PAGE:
Systems Approaches to Foster Sustainable Livelihoods and Ecosystems
Why Resilient Livelihoods and Ecosystems
In an era of global transformation with overlapping and more frequent environmental, social and economic shocks and disasters, livelihoods and ecosystems, especially those in the Global South, are becoming increasingly fragile. How do we foster resilience in the face of these co-occurring shocks and complexity? At DPA our response is to improve evidence, knowledge and tools for policy-making at the nexus of crisis, conflict and climate change to strengthen the capacity of communities and ecosystems to cope with change and continue to develop.
DPA leverages mixed-methods data collection and analyses, evaluations, AI-based modeling, and participatory approaches for contextualized action-plans to strengthen resilience and produce stronger social protection systems.
Crisis Impact Evaluations
Vulnerability and Exclusion Assessments
Future of Livelihoods Lab
Crisis Impact Evaluations
With the support of the Food and Agriculture Organization of the United Nations (FAO) Liberia and the European Union, and in collaboration with the Government of Liberia, DPA assessed the socioeconomic impact of COVID-19 on agriculture, food security, livelihoods, and food systems in this country. The report combined key insights from the literature with primary and secondary data source analysis (including the use of microsimulations, multiple regression analysis, and key informant interviews). DPA designed a specific methodological framework to analyze the COVID-19 impacts from a holistic perspective.
In partnership with the French Development Agency (AFD) and the Economic Research Forum (ERF), DPA produced a research paper investigating the potential associations between the socioeconomic impacts of COVID-19 on the gendered mental health inequalities in the MENA region. The study adopted a mixed-methods approach, based on a thorough literature review, and the analysis of quantitative data via the application of the Oaxaca-Blinder (OB) decomposition model. The results of this study were used to produce a policy paper with targeted recommendations to mitigate the impacts of the pandemic on women’s mental health, as well as to improve their social and economic well-being.
In partnership with the UNDP Regional Office and the Economic Community of West African States (ECOWAS), DPA and ADE conducted assessments of the socioeconomic impacts of COVID-19 and the role of disaster risk governance (DRG) in seven countries of the Western Sahel and Lake Chad Basin (Burkina Faso, Chad, Niger, Nigeria, Mali, Mauritania and Senegal). The study analyzed the impacts of the pandemic on macroeconomic health, human development, political governance, peace, and social cohesion, as well as the role of DRG institutions at the regional and national levels. The assessment utilized mixed methods with qualitative and quantitative data collection to produce seven country-level analyses, a regional comparative study, and a policy brief.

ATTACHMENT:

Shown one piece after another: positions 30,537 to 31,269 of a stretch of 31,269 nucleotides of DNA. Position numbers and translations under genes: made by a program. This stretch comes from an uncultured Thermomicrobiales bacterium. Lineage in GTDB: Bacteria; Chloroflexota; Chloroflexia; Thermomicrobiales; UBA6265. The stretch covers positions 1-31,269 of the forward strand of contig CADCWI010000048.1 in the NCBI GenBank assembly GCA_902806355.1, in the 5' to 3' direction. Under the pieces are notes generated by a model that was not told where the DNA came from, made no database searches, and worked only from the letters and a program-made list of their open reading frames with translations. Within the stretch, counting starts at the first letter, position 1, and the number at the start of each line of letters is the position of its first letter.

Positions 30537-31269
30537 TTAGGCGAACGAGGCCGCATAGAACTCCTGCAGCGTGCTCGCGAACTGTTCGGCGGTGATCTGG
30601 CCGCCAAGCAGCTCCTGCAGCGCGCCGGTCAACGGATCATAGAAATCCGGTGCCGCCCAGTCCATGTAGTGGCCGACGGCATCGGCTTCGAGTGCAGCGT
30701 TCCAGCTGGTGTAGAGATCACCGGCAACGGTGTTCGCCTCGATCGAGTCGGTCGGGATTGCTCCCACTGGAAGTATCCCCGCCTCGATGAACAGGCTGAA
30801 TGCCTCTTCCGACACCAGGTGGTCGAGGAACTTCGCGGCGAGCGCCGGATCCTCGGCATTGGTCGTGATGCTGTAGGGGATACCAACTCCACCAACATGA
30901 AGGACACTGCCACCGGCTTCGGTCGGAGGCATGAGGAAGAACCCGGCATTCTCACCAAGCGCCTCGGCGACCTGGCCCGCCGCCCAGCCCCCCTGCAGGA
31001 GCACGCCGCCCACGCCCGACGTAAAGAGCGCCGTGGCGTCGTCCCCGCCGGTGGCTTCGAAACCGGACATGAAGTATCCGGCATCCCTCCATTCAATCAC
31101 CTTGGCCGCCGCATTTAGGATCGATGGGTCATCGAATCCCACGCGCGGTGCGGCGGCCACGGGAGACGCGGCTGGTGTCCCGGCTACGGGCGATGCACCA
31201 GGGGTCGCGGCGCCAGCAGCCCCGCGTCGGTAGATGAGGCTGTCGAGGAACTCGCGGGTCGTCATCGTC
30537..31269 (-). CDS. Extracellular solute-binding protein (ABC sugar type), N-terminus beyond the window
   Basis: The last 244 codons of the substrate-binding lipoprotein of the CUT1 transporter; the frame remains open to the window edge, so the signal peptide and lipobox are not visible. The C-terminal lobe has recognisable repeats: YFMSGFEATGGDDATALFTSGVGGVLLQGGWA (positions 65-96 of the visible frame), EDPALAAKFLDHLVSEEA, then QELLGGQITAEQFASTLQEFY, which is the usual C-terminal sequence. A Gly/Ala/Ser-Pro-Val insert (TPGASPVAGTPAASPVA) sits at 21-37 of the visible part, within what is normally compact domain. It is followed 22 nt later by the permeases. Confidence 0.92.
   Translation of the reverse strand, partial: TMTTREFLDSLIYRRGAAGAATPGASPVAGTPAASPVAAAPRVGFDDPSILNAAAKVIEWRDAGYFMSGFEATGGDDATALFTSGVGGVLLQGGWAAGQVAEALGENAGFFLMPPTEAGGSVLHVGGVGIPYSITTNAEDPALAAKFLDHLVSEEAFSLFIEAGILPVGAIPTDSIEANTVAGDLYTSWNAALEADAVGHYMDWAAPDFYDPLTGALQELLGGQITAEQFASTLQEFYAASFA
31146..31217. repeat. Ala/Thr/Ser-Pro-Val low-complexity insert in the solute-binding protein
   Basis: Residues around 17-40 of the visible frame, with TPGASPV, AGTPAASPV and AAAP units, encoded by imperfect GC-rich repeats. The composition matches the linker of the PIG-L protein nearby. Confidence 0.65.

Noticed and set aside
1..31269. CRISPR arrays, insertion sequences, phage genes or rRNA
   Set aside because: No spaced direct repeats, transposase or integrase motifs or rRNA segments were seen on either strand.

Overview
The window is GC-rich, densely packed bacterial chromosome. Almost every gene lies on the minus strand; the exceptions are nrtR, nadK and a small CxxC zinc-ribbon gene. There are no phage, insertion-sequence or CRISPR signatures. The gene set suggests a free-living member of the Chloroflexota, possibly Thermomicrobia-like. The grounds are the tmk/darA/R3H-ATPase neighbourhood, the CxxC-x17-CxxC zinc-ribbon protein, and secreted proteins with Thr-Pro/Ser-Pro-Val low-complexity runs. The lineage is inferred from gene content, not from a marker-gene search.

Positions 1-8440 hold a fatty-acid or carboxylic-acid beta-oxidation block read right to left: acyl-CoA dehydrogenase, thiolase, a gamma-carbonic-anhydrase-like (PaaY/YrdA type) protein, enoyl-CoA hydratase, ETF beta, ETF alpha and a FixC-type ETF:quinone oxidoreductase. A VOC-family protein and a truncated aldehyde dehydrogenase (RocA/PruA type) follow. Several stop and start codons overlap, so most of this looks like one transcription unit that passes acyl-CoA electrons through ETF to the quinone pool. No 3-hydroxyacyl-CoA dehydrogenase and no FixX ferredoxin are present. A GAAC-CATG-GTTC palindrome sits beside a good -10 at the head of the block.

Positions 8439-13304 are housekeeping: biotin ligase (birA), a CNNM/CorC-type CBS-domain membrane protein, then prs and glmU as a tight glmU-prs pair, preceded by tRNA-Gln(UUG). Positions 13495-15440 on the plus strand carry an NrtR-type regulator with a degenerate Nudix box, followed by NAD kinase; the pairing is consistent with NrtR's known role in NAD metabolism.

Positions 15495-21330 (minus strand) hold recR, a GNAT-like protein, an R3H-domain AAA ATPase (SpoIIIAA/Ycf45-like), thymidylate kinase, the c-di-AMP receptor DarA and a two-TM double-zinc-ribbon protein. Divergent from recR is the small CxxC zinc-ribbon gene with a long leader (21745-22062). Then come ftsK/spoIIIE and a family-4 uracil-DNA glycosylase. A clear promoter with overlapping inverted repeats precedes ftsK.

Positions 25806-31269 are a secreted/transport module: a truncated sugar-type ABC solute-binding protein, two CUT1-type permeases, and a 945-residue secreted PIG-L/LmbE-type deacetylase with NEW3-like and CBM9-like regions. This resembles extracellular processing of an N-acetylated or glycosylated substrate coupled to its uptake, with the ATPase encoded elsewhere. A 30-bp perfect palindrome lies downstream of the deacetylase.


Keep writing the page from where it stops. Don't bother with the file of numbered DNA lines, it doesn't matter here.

Following an initial collaboration with UN ESCWA for the assessment “Leveraging Behavioral and Humanitarian Data Sources to Analyze the Development Challenges Faced by Syrian Refugees and Host Communities in Lebanon”, this project focused on utilizing non-traditional Big Data sources, such as social media and Google search data, to provide timely insights in crisis settings on key topics (economic indicators, access to food, sentiments around specific policies, etc). The DPA team collaborated closely with the Central Administration of Statistics (CAS) of Lebanon and the Department of Statistics (DoS) of Jordan and held several trainings and workshops around the project output.
In partnership with the United Nations Development Programme (UNDP) and ADE, the objective of this project was to conduct a rapid assessment of the socioeconomic impacts of the COVID-19 pandemic (and its mitigation measures) in Liberia. The study was produced as part of a project analyzing the implications of COVID-19 on pre-existing macro and micro-economic, human development and governance vulnerabilities. Based on the findings of the rapid assessment and in partnership with the UN Country Team in Liberia, a set of recommendations were developed to chart the roadmap for the short and long-term recovery process to build back better leaving no one behind. This rapid assessment study aimed to provide the necessary evidence and inputs to inform and guide the relevant COVID-19 interventions and response efforts of the UN agencies, the Government and other development partners.
In partnership with the United Nations Development Program (UNDP), ADE, and following the formal request of the Ministry of Foreign Affairs, this project aimed to evaluate the initial effects of the COVID-19 pandemic on the country. Through rapid macroeconomic and fiscal analysis, sectoral analysis (agriculture, tourism, ICT, education and health) and analysis of socioeconomic vulnerability and expected impacts of the crisis on the Sustainable Development Goals (SDGs), DPA produced a report with key recommendations to help the country recover and reduce vulnerability (applicable to subregions). DPA’s work focused on understanding the effects of COVID-19 and coordinating a response based on 5 pillars: 1) putting health first; 2) protecting people through social protection and basic services; 3) promoting social cohesion and community resilience; 4) supporting the macroeconomic response, and 5) fostering multilateral collaboration. All with the objective of advancing towards the SDGs, with the premise of leaving no one behind.
In order to identify the impacts of the COVID-19 pandemic in Togo, in partnership with United Nations Development Programme (UNDP) and ADE, Data-Pop Alliance offered a synthetic analysis of the main impacts of the crisis in the country with a focus on the sector’s development priorities before the pandemic, using the most recent analyzes, studies and more recent data. The aim of this analysis was to examine both quantitative and qualitative data available from the country; focusing on economy (SMEs and informal sector), social protection, basic services, food security; all with a transversal gender perspective. Particularly, the project’s report examined the situation before COVID-19 and identified its main effects and impacts; examined the content and conclusions of studies carried out on the impact of COVID-19, and raised the limits and / or potential deviations; analyzed how the limits in classical data can be complemented by data from alternative sources.